Academic journal article American Studies

M*A*S*H, the Longest Yard, and the Integrationist Imagination in the Postsegregation Era

Academic journal article American Studies

M*A*S*H, the Longest Yard, and the Integrationist Imagination in the Postsegregation Era

Article excerpt

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Toward the end of Richard Hooker's 1968 satirical novel M*A*S*H, the soldier-surgeons of the 4,077th unit of the Mobile Army Surgical Hospital (MASH) compete in a football game against another team composed of US military medical personnel-the Evacuation (Evac) Hospital of the 325th division. At the time of the contest, both units are actively deployed in providing medical aid to wounded combatants during the Korean War-a harrowing and horrific task that is made (somewhat) more bearable by the dark humor Captains Benjamin "Hawkeye" Pierce, Augustus "Duke" Forrest, and "Trapper" John McIntyre adopt as they go about their job of reattaching severed limbs and removing shrapnel from human flesh. Participating in a football game might seem to offer a welcome diversion from their bloody employment. The surgical team of unit 4077, however, does not treat their game against the Evac Hospital squad as mere recreational amusement. For Hawkeye, Duke, and Trapper, as well as their commanding officer, Colonel Henry Blake, beating the team of division 325 is a serious affair. The Evac Hospital possesses the veritable football powerhouse of the Far East war theater, and to upset General Hammond, the coach of the 325th, and his squad, Hawkeye plots to bring in a ringer: Dr. Oliver Wendell Jones, a black army neurosurgeon who, as a civilian, played professional football for the Philadelphia Eagles.1

The outlandish conceit of Jones living a double life as a pro football player and neurosurgeon, while attesting, in no small measure, to the ironic aspects of Hooker's work, serves a practical purpose in the novel: it draws attention to a salient issue of military racial politics-and, by extension, American racial politics in other contexts-during the 1960s. The seriousness with which Hawkeye and his unit approach the game underscores Hooker's commitment to exploring racial integration in the armed services as it pertained to black participation in recreational activities with their white comrades. In this way, M*A*S*H evokes an integrationist imaginary, which derives its significance from the potent forms of racism that persisted in the mid- and late 1960s in the military and other institutions, despite the American political system's and the military's avowed commitment to ensuring racial equality. Following the passage of the Johnson administration's Civil Rights Bill in 1964 and the Voting Rights Act of 1965, formal racial segregation was eliminated across the country. The question for civil rights advocates and racial liberalists changed in the aftermath of these landmark pieces of legislation: once united in battling racial segregation and Jim Crow laws, civil rights proponents wondered how, with formal segregation dismantled by congressional law, equality might be achieved.2 What civil rights proponents, along with those sympathetic to its cause, discovered was that it was easier to change the laws regarding racial segregation (no minor task in the 1960s given the intransigence of Southern Democrats and conservative Republicans in Congress opposed to the passage of civil rights) than to change white attitudes about race, which led, in turn, to various kinds of informal racial segregation outside the purview of the law.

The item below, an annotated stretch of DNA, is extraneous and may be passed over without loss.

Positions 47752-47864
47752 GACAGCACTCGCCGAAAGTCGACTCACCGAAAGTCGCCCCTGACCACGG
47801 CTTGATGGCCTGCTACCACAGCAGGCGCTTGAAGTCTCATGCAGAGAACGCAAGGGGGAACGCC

The American military provides a fascinating point of reference for the conversation that emerged between the dismantling of formal segregation and the persistence of informal segregation in the 1960s. In a RAND Corporation (an important global policy think tank in California) study commissioned in mid-1990s, and eventually published in 1998 under the title Foxholes and Color Lines: Desegregating the U.S. Armed Services, researchers Sherie Mershon and Steven Scholssman offer a history of integration in the military that demonstrates both the achievements and the failures of this American institution in enacting racial equality before the landmark civil rights legislation of the 1960s. Mershon and Scholssman's work describes the events that led to the desegregation of US combat forces during the Korean War; although some experiments in integrating black and white troops were initiated in the European theater in World War II (WWII), the major coup in military racial policies came later, with the issuing of President Truman's Executive Order 9981 in 1948. …

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